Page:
It’s safe to say that advertising revenue is top of mind for many magazine publishers, especially when it represents a major source of revenue for a publisher’s budget. Since selling advertising space can be a challenge, it’s beneficial to evaluate revenue models that include other income sources. Read on for revenue ideas that look beyond traditional ad sales to bring in dollars.
Offer digital value
We’ve covered How to Add Digital Value to Print Advertisements. That article covers many no- or low-cost tactics to boost the perceived values of ad space purchased by your sponsoring advertisers.
Consider creating digital value for your print advertising by offering coupons or incentives online and/or by bundling print ad sales with banner ads on your website. You can create a cost structure that encourages advertisers to buy your bundled offers.
For those advertisers who aren’t ready to invest in print ads, offer a modestly priced digital-only option that enables you to start a business relationship with them and keep the conversation going.
Make magazine’s Maker Faire is a great example of a publication-sponsored event focused on their target audience’s main interests. Their family-friendly events now span the nation and the globe. For smaller publications, you can still accomplish big things and draw a national crowd with an annual, well-organized, paid event that celebrates the values, mission and interests of your magazine and readership.
If you aren’t prepared to host an event solo, consider another magazine publisher or business that compliments your focus and is interested in co-sponsoring a paid event. Festivals and events often bring in more advertisers because they allow companies to reach their target audience in different ways.
Regional publishers can also look to other industries altogether when finding co-sponsors, just like The Atlantic magazine did in joining forces with the Aspen Institute to put on the annual Aspen Ideas Festival.
Expand your advertising scope
Even if you’re a regional magazine, look for ways to expand the scope of your advertising base to a national level. If you’re able to draw in like-minded companies on a national level, your other revenue streams will benefit, especially when it comes to running events as mentioned previously.
For example, consider a magazine that focuses on the food culture in a specific city. There are opportunities to pull in advertisers who offer products or services aligned with the interests of your audience. In this example, a national advertiser who sells specialized cooking tools or who offers food- or wine-focused vacation packages, would be a great match to sponsor portions of a magazine publisher’s events.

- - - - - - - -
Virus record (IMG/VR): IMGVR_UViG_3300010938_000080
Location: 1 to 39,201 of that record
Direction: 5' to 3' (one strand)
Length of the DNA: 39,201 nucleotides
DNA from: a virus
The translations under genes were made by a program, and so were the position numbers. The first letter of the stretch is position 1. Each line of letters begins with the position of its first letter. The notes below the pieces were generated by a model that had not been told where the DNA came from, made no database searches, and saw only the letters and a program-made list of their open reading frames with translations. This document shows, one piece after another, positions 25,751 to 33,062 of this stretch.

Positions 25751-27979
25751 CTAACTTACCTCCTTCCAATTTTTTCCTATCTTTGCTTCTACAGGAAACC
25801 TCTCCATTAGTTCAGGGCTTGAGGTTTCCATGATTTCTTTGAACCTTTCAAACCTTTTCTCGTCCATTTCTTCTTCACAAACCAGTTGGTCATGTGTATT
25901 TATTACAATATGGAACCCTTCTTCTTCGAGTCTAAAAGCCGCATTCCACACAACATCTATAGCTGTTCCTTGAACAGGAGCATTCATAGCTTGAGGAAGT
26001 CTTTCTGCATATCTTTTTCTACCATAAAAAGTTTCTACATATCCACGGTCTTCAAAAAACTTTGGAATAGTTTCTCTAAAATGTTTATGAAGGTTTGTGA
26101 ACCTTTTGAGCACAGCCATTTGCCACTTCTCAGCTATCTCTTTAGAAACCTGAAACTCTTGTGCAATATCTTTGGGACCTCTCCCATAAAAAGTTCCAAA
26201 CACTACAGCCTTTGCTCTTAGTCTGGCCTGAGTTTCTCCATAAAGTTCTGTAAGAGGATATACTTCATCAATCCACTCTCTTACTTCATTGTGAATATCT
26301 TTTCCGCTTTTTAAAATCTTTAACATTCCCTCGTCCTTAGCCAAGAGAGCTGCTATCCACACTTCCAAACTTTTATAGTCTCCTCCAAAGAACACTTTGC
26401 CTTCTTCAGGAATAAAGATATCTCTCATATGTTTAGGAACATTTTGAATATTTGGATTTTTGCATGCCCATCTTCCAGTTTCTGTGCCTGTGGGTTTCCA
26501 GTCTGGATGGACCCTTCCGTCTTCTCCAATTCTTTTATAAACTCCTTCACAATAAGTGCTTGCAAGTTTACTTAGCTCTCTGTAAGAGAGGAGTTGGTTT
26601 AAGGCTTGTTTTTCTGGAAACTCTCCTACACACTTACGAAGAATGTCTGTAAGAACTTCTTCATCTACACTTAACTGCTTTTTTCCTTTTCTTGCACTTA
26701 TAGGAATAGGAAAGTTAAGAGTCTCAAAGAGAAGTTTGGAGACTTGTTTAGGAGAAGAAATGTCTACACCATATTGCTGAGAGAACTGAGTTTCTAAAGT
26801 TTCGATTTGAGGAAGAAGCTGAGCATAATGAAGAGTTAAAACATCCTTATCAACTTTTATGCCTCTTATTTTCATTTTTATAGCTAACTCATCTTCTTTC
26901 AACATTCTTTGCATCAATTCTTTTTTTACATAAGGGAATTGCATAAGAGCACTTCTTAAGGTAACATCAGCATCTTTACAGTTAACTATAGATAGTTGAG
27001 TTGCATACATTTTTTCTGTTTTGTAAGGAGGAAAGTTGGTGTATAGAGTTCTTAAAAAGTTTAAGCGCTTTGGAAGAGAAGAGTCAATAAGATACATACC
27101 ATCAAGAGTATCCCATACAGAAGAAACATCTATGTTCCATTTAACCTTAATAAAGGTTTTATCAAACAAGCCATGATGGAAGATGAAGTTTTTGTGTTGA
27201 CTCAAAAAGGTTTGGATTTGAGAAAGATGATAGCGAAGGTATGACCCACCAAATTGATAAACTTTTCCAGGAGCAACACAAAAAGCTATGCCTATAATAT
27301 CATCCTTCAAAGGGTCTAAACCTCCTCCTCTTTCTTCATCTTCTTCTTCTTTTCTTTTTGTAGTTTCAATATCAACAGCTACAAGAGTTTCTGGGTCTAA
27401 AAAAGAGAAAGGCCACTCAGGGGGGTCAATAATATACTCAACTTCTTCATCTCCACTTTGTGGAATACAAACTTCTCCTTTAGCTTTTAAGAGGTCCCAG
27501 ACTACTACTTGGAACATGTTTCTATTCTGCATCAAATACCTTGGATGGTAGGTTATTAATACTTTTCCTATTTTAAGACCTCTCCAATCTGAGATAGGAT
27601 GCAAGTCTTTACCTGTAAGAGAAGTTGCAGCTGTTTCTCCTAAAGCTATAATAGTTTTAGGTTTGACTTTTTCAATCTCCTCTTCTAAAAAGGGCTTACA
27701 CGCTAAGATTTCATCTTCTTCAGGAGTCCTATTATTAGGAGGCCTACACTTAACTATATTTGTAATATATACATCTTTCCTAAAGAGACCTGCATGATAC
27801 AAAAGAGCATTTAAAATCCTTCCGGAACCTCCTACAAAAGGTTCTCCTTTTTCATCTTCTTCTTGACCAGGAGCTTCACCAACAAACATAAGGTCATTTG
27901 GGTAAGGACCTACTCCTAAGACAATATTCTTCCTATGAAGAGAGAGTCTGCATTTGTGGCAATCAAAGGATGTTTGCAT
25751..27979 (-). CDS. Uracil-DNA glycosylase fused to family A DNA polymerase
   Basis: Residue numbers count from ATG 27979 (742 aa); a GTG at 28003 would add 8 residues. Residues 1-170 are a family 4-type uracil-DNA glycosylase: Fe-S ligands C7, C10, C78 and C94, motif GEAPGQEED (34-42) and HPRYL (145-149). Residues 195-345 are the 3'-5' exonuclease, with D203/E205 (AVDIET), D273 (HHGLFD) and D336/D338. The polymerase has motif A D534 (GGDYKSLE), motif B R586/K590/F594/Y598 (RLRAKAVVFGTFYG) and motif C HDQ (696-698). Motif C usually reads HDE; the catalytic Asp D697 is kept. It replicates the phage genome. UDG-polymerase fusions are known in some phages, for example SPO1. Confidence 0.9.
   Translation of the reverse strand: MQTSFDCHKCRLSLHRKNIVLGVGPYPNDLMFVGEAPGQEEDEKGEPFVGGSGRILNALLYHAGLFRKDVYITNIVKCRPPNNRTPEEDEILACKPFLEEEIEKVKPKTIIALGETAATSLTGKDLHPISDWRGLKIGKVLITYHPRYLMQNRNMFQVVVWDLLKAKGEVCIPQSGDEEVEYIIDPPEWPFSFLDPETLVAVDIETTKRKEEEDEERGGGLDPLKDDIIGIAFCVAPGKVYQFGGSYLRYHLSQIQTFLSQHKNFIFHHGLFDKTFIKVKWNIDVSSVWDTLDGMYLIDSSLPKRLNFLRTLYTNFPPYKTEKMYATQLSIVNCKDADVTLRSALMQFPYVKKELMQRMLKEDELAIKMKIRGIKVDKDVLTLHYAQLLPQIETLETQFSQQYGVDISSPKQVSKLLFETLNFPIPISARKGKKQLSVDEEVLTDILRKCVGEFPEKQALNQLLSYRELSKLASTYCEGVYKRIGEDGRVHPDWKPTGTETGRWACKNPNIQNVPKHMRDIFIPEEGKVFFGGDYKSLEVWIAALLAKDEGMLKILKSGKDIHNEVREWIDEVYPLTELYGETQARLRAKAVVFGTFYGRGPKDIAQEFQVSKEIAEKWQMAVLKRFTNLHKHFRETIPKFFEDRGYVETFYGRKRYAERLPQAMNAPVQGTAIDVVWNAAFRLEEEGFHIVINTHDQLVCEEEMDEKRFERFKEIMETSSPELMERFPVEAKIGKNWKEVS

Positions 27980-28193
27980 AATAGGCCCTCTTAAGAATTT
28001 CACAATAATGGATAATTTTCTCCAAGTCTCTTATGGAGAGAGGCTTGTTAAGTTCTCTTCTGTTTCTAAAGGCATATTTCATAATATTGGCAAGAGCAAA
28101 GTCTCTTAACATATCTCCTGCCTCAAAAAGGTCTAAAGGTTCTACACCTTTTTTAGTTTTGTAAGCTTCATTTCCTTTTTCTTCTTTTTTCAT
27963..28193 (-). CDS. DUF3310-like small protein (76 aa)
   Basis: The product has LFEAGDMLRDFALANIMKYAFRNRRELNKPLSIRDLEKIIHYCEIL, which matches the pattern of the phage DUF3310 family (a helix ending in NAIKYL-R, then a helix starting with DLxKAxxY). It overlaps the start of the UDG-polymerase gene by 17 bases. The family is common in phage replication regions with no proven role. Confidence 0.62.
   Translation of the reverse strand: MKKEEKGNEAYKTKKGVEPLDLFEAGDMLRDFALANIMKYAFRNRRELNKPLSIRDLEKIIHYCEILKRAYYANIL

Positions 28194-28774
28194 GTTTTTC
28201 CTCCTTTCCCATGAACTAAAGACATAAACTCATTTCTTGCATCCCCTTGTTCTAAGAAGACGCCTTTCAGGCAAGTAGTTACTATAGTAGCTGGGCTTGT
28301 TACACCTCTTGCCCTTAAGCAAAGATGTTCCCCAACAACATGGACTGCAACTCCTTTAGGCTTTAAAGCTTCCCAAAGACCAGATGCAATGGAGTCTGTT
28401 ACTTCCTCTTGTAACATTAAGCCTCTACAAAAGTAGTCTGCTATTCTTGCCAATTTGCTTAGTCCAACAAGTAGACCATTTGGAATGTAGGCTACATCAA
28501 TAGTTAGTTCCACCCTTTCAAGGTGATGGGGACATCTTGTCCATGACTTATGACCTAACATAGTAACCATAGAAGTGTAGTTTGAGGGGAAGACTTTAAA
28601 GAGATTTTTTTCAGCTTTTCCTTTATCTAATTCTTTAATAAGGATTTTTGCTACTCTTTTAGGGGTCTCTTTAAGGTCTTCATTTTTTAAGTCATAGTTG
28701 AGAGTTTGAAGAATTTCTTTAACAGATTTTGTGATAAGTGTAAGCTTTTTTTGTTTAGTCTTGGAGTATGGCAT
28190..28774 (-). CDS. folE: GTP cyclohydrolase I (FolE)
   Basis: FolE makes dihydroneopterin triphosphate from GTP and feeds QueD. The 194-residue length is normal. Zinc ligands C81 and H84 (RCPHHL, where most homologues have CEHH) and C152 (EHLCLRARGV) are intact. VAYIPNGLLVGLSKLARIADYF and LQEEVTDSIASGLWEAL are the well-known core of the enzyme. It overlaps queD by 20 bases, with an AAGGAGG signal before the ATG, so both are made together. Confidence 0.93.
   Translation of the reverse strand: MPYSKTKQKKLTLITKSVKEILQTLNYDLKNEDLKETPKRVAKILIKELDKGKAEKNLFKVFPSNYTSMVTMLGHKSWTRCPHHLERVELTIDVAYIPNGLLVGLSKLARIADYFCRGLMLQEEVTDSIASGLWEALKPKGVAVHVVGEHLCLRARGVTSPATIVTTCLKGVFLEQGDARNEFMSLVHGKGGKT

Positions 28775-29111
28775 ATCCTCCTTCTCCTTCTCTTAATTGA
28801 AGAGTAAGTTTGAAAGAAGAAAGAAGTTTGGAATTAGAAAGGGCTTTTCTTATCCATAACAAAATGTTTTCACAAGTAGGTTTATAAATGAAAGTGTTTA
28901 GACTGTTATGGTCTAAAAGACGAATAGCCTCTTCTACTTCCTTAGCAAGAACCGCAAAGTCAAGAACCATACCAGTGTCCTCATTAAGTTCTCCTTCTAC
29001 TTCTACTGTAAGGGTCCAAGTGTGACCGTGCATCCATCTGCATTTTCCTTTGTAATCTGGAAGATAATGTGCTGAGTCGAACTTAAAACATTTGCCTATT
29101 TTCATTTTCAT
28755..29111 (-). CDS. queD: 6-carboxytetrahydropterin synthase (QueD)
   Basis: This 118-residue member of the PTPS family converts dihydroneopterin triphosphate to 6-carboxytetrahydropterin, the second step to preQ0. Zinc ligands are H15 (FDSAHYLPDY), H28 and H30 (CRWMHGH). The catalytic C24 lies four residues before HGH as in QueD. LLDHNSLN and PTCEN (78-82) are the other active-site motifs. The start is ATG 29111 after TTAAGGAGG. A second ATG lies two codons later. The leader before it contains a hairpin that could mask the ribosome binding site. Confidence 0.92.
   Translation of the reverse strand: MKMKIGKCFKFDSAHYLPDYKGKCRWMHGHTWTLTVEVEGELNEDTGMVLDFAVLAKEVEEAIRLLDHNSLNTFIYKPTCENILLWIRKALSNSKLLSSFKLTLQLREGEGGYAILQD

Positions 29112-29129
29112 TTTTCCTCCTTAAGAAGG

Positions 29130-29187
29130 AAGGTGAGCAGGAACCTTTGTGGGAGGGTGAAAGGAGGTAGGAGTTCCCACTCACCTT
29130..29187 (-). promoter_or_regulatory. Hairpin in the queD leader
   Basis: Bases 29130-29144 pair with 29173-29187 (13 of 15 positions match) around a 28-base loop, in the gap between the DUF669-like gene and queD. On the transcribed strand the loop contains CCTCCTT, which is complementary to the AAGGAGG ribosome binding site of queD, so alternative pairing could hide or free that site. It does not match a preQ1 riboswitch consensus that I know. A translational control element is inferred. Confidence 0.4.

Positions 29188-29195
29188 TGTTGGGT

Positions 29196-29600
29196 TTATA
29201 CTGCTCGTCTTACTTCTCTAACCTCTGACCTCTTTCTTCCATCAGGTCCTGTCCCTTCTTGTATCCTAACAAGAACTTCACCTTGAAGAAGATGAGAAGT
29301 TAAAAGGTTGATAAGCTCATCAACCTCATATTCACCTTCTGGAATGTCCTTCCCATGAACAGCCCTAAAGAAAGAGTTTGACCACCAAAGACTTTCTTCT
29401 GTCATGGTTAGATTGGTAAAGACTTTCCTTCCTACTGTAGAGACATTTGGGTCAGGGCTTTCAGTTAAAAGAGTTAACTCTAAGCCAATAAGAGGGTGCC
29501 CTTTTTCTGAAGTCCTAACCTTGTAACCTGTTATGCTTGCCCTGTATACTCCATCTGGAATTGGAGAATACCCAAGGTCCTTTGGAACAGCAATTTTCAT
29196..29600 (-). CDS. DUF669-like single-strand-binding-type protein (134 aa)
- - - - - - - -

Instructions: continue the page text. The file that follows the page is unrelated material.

Consider curating content from past issues to produce and sell a book.
If you are a regional magazine, consider a book chronicling the area’s historic places or historical events as a way to broaden the scope of interest and position your magazine as an authority on your specific location.
For hobby and specialty magazines, consider a “how-to” book compiling best practices and insider tips. If your publication is focused on interior decorating, for instance, consider a book that offers helpful hints and tricks for interiors that address common pain points among home owners.
Woodsmith magazine is a great example of a specialty magazine that has repackaged content in various forms to extend the revenue-generating power of their content.
In addition to books, think about other types of things your target audience might purchase. If your publication focuses on a specific location, you could sell soft goods like t-shirts, aprons or hats that have to do with the city name or images and words specific to where you are.
You can create a Shop section on your website or link to a free e-commerce platform like Big Cartel.
Magazine publishers should also consider offering premium, subscription-only content on your website. You could develop new content separate from your magazine’s current issue or you could dive deeper into particular content that’s found in your printed edition.
For example, if your publication focuses on fitness, consider having subscription-only content that focuses on advice from experts, training programs and weekly recipes tailored to specific fitness regimens.
Some publishers are creating video featuring experts demonstrating their tips visually and making this available behind a paywall. This is an excellent way to extend magazine content and generate revenue.
Whether online only, in-person only or a mix of the two, consider creating clubs around the top interests of your readership.
If you’re an auto-focused magazine, consider creating a club that’s free to join, but revolves around paid events like exclusive access to test drive new car models at certain local dealerships or getting to accompany professional drivers around a race track.
Members will naturally form friendships and community around the topic, and the events create interpersonal connections and interaction. This will fully engage your audience and will also generate positive word-of-mouth and referrals.
When considering adding revenue streams to the mix, focus on the audience instead of the advertiser. Think of the different products, services and events that will have the highest appeal and engagement among your readership. Develop your offerings around your publication’s specific focus, but in a way that includes tangential activities and products that fit well into the lifestyle and habits of your audience.